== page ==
6 Page 6 THE BARRISTER MARCH 2013 By Gregory P. DeMichele MUNICIPAL COURT New Jersey Supreme Court Set to Resolve Long Standing Issue in DWI and Refusal Cases The New Jersey Supreme Court will soon resolve an issue that has been debated and argued amongst municipal court practitioners for quite some time now. The Supreme Court granted certification in State v. Roger Paul Frye and is set to rule on whether or not a prior DUI conviction can be used to enhance the penalty(s) for a subsequent breath-test refusal conviction. A State v. Roger Paul Frye (070975). It is clear that a prior breath-test refusal conviction cannot be used to enhance the penalties for a subsequent DUI conviction. However, the opposite is up for debate. In State v. Ciancaglini, 204 N.J. 597 (2011), the defendant had previously been convicted of refusal under N.J.S.A. 39:4-50.4a. Id. at 600. He was subsequently convicted of DWI and the issue was whether, based upon the prior refusal conviction, he should be sentenced as a first or second offender under N.J.S.A. 39:4-50, which provides for enhanced penalties for repeat offenses. Ibid. The Defendant in Ciancaglini, relying on State v. DiSomma, 262 N.J. Super. 375, 383 (App. Div. 1993), argued that a prior breath-test refusal conviction should not enhance penalties for a subsequent DUI conviction. In State v. DiSomma, the Court held that a conviction for refusal was not a prior violation under the DWI statute, N.J.S.A. 39:4-50 and that N.J.S.A. 39:4-50 precludes a prior refusal conviction from being used as a sentencing enhancement for a subsequent DWI conviction. Abo and Company, LLC Certified PubliC ACCountAnts / litigation & forensic ConsultAnts We are proud to be a Partner in Progress of the Camden County Bar Association. Let us know if you: Need our technical experience and professional Presentation to the National Employment Abo and Company s Inventory of Personal insight for projects on accounting, tax, Lawyers Assoc-NJ on Law Firm Collections Assets Financial and Estate Planner valuation, investigative or litigation support; and Receivable Tips Abo and Company s 88 point Attorney Trust Need help with estate or trust tax returns; Labor & Employment Law Section of the Accounting Checklist Would like us to confidentially assess your own New Jersey Bar s seminar Use of Experts in Abo s Hitlist to Consider in the Buy-Sell personal tax situation or run multiple scenario Employment Cases Valuation and Formula tax projections for you; The National Business Institute (NBI) Memo on C-Corporation vs. LLC or Have a company or individual you d like us to at their two days of seminars entitled S-Corporation meet with; Accounting 101 For Attorneys IRS Audit Technique Guide on Attorneys Would like any of the numerous articles and NYC, NJ, Camden County and Chester and Law Firms handouts of particular interest to lawyers and County PA Bar seminars on Buy-Sell Checklist for those serving as Executors law firms at Abo and Company, including: Agreements (includes our 122 point Presentation entitled The Financial Side checklist on buy-sells) Sample Reconciliation of Income Tax Return with Actual Disposable Income of a Law Practice What They Forgot To Tell The Sharper Lawyer s seminar entitled You in Law School Practical Strategies to Improve Your Law Firm s Bottom Line To learn more or to receive any of the above, please contact by phone, fax or Martin H. Abo, CPA/ABV/CVA/CFF Patrick Sharkey, CPA/MST/CSEP New Jersey 307 Fellowship Rd., Ste. 202 Mt. Laurel, NJ Phone: Fax: Pennsylvania 6 E. Trenton Ave., Ste. 5 Morrisville, PA Phone: Fax: When analyzing the relevant DWI statute, the Court in Ciancaglini recognized that: N.J.S.A. 39:4-50 contains no reference whatsoever to the refusal statute. When listing the penalties for driving while intoxicated, it categorizes them based on being [f]or the first offense, [f]or the second violation, and [f]or a third subsequent violation. N.J.S.A. 39:4-50(a)(1), (2), (3). Nothing suggests that those references to prior violations are meant to refer to anything beyond the DWI convictions in violation of N.J.S.A. 39:4-50, and the Legislature made no relevant amendment to the DWI or refusal statute while otherwise strengthening the latter. Indeed, without any statutory crossreference, or similar expression, the most natural reading of the statute would suggest that the prior violations described in the three subsections of N.J.S.A. 39:4-50 are meant to refer only to the section of Title 39, Chapter 4, in which they are contained, that is N.J.S.A. 39:4-50. Such a reading is consistent with the well-established principle that penal statutes must be strictly construed. Ciancaglini at 204. Accordingly, the New Jersey Supreme Court, in State v. Ciancaglini, reversed the Appellate Division and ruled that a Defendant s prior refusal conviction cannot be considered as a prior DWI violation for Continued on Page 21
7 MARCH 2013 THE BARRISTER Page 7 YOUNG LAWYER CORNER Tough By Michael J. Dennin young lawyer corner Members of our Association are tough people. It doesn t matter if you are an attorney or non attorney member. You are tough because you sacrifice time, effort and love for the group while simultaneously handling daily business and stress with ease. Having been practicing now for 8 years, I see what toughness is. Toughness is positive, and the Association staff at sets a positive tone. A personal thank you to all of the members of the Bar Association for your hard work and dedication in This past year has been filled with dedication and results. We on the Young Lawyer Committee appreciate everything the staff at the Bar has done, including Larry Pelletier, Kathy DelPrato and Denise Whybark. Every event that was held went off perfectly. We take for granted how easy everything seems when we go to seminars, charity events and awards dinners. Since this is my first year as a Bar Trustee I am relatively new to the inner workings of our Bar. I can say that we Young Lawyers have been received and supported by the entire Association and we thank you again. We ve had a very positive year so far, and our events are only as good as the folks who attend and sponsor them. Involvement and attendance at our events is most appreciated. We are continuing our year as we slowly move into the spring. The past several months have been a whirlwind. From Hurricane Sandy to the election to Newtown we have seen more than we need to for a long time. God Bless those who are struggling with these events we cannot forget them. The days and months go by quickly and it can be easy to lose perspective in our busy days. It is tough to keep everything on our minds, especially when we are doing 20 different things in 20 different places at the same time. No one ever said being a lawyer was easy, or else everyone would do it. We like to inflict self punishment on behalf of our clients. That is part of the job. The Young Lawyer group had a good February and is planning for the spring and summer. We enjoyed our 3rd Annual Dinner at Casona on February 22. The evening consists of a wonderful happy hour and dinner in Collingswood. It gives us time to get to know one another better in a social setting and to cut loose a bit on a weekend. New relationships and memories were formed and the atmosphere was great. Another very significant event was the Halo Ball. The Halo Ball is sponsored by the SJYPA, South Jersey Young Professionals Association, and it is a prom-like dance to raise money for the KROC Community Center in Camden. The KROC Center is now under constructions and is being built on a 24 acre site on the remediated old landfill in the Cramer Hill section of Camden. When completed, the Center will feature athletic facilities, a senior center, auditorium, food pantry and teaching kitchen, a social center and more additional amenities than I can count. This is the brightest project to come to Camden for quite some time. Most of the funding comes from the Salvation Army, while the remainder is raised privately. Being active in the SJYPA is good for YLC members, and a very good outlet for when we stop being young, but are not quite elevated to seasoned member status. More events are happening, from the CLE on Tap series starting back up, to the Cathedral Kitchen and programs at the Anna Sample House, to Wills for Heroes and the Foundation s Beer Tasting event. Our plate is filling back up. We will soon announce the date for the September Lobster Bake and begin planning. It is tough to keep track of everything, but that is a good thing. Toughness is something familiar, but this is why we are lawyers, right? welcome new members January 2013 Active (8) Ryan Buchanan, Esq Greene Lane Cherry Hill, NJ Jamie Galemba, Esq. Martine, Galemba & Katz Scanlon., P.A E. Evesham Road Pavilion 800, Ste 218 Voorhees, NJ P: Alex Jochym, Esq. Kim Krizman, LLC 1307 White Horse Road, Ste 601 Voorhees, NJ P: Lisa Krizman, Esq. Kim Krizman, LLC 1307 White Horse Road, Ste 601 Voorhees, NJ P: Julie LaVan, Esq. LaVan Law 11 East Main Street, 2nd Floor Moorestown, NJ P: Sarah N. Martine, Esq. Martine, Galemba & Katz Scanlon., P.A E. Evesham Road Pavilion 800, Ste 218 Voorhees, NJ P: Kelly Anne Phillips Parker, Esq. 304 East Thomas Court Middletown, DE P: Shira Katz Scanlon, Esq. Martine, Galemba & Katz Scanlon., P.A E. Evesham Road Pavilion 800, Ste 218 Voorhees, NJ P: Associate (1) Owen W. Hoxie, CPA Alloy Silverstein 900 North Kings Highway Cherry Hill, NJ P: Public Sector (2) Sonja Yvette Furlow, Esq. Camden County Prosecutor s Office 25 North Fifth Street Camden, NJ P: Kevin Jay Hein, Esq. Gloucester County Courthouse, Room N. Broad Street Woodbury, NJ P: Law Students (3) Leah DiMatteo School: Rutgers Camden 419 E. Charleston Avenue Lawnside, NJ Olivia J. Italiano School: Widener 24 Jefferson Avenue Haddonfield, NJ P: Karenina Wolff School: Temple 1133 S. Broad Street, Apt. 2R Philadelphia, PA 19147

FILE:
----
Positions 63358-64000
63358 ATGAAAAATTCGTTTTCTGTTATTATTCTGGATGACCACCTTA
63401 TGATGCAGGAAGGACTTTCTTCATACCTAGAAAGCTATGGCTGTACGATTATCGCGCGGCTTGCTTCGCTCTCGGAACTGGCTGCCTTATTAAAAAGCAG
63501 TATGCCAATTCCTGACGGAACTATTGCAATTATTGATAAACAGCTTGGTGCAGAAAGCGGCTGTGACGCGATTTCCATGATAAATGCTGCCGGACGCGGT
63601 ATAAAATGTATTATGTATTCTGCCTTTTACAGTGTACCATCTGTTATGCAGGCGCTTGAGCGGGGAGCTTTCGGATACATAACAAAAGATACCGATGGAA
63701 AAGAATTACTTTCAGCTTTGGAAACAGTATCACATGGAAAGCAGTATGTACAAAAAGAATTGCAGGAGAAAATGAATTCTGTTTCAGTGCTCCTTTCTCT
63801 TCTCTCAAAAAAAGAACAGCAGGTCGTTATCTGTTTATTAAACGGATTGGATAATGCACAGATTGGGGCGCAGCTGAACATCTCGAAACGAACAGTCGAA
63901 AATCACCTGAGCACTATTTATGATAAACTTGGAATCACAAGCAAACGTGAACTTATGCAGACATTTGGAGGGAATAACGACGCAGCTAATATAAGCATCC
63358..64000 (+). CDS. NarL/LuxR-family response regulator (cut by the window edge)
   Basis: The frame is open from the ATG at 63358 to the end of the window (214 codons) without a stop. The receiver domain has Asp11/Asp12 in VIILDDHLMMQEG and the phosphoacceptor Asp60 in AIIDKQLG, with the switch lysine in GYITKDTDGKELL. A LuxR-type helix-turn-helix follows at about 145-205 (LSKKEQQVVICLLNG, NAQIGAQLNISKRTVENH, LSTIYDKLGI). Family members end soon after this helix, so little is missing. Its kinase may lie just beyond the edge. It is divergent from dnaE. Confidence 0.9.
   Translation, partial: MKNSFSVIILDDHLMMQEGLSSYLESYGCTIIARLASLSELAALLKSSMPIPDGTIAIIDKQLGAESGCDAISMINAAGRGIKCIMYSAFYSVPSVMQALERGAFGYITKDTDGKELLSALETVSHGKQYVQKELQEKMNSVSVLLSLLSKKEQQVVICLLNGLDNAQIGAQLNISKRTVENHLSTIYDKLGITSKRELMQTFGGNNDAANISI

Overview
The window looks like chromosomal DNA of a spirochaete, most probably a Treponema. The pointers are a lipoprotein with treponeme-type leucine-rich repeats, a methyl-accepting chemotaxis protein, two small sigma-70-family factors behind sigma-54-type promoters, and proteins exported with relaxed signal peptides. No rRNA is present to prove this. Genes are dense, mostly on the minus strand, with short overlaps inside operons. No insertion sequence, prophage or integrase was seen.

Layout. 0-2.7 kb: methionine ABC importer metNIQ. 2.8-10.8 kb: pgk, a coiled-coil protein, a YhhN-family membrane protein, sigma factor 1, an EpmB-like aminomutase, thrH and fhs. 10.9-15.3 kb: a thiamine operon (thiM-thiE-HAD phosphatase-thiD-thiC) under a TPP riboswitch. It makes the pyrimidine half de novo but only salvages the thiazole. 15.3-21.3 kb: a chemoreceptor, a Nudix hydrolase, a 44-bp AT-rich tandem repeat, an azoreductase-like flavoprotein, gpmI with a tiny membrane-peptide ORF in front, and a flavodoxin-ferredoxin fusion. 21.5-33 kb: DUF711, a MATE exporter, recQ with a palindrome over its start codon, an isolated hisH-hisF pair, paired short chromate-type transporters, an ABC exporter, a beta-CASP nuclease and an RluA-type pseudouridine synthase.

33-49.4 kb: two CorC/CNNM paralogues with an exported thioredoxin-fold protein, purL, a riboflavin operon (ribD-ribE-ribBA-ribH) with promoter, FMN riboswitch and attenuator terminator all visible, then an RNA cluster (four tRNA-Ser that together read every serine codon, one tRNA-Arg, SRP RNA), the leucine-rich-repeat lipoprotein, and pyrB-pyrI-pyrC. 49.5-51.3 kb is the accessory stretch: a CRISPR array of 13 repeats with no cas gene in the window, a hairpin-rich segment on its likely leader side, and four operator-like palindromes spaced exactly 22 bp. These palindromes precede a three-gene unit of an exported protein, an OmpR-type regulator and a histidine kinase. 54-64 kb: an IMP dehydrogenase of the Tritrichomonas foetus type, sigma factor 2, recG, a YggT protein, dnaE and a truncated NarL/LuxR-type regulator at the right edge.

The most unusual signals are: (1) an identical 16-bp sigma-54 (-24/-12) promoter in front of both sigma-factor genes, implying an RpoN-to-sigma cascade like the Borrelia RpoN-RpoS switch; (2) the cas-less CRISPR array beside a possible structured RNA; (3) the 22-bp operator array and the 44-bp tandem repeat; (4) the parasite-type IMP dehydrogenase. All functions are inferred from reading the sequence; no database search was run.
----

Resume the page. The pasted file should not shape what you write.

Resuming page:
8 Page 8 THE BARRISTER MARCH 2013 LAW PRACTICE MARKETING It s a Great Time to Set Practice Goals: Improve Your Sales Skills (Part 2 of 3) By Kimberly Alford Rice In the first installment of this article, we introduced the idea that the ultimate reward of most, if not all, business development activities is to close more sales (i.e. retaining more clients). To be effective in winning more clients, lawyers must learn and refine their closing skills. We addressed why preprospect meeting preparation is important; how to begin with the end in mind; and, how to connect with prospects once you have found them. In this article, we will outline specific prospect presentation techniques and powerful closing tips. While some lawyers have learned by the sweat of their brow, others recognize that sales is not something they 1. know how to do (and/or do effectively); 2. have been trained in; and, 3. are particularly interested to do. ( I went to law school to become a lawyer, not a salesperson. ). Considering this mindset, we have found that firms who retain professional business development skills (aka sales ) trainers are pleased with the investment they make to help their lawyers overcome their reticence which is ever present in the highly competitive legal landscape and the guidance they receive with developing effective sales and closing tactics. (another article for another day). You Scheduled a Prospect Presentation: Be Well Prepared Training Can Help To prepare for new business development opportunities, firms must leverage an arsenal of tactics to stand a fighting chance. Business development skills training sessions that focus on practical, results-oriented principles, including the quality of your preparation and allowing the presentation to close the deal, are key to sales success. The following tried and true tactics will help you put your best foot forward: Begin with opening arguments: Similar to introducing a case to a judge and/ or jury, it is important not to waste the time of your audience. Lose the facts about your company; they can be found online. Really, don t go there. If your prospect didn t think you were skilled enough, you would not have been invited to the party. Start your presentation with what you can do for the prospective client, how your service and strategy will help them be successful, protect their interests and/or save them money. Understand needs: Inquire about the challenges the prospect is facing and what their competitors are doing. Developing an understanding of the issues the prospect is facing will provide you greater insight into the best way to approach them, ultimately fostering open communication and a more productive relationship. Continued on Page 15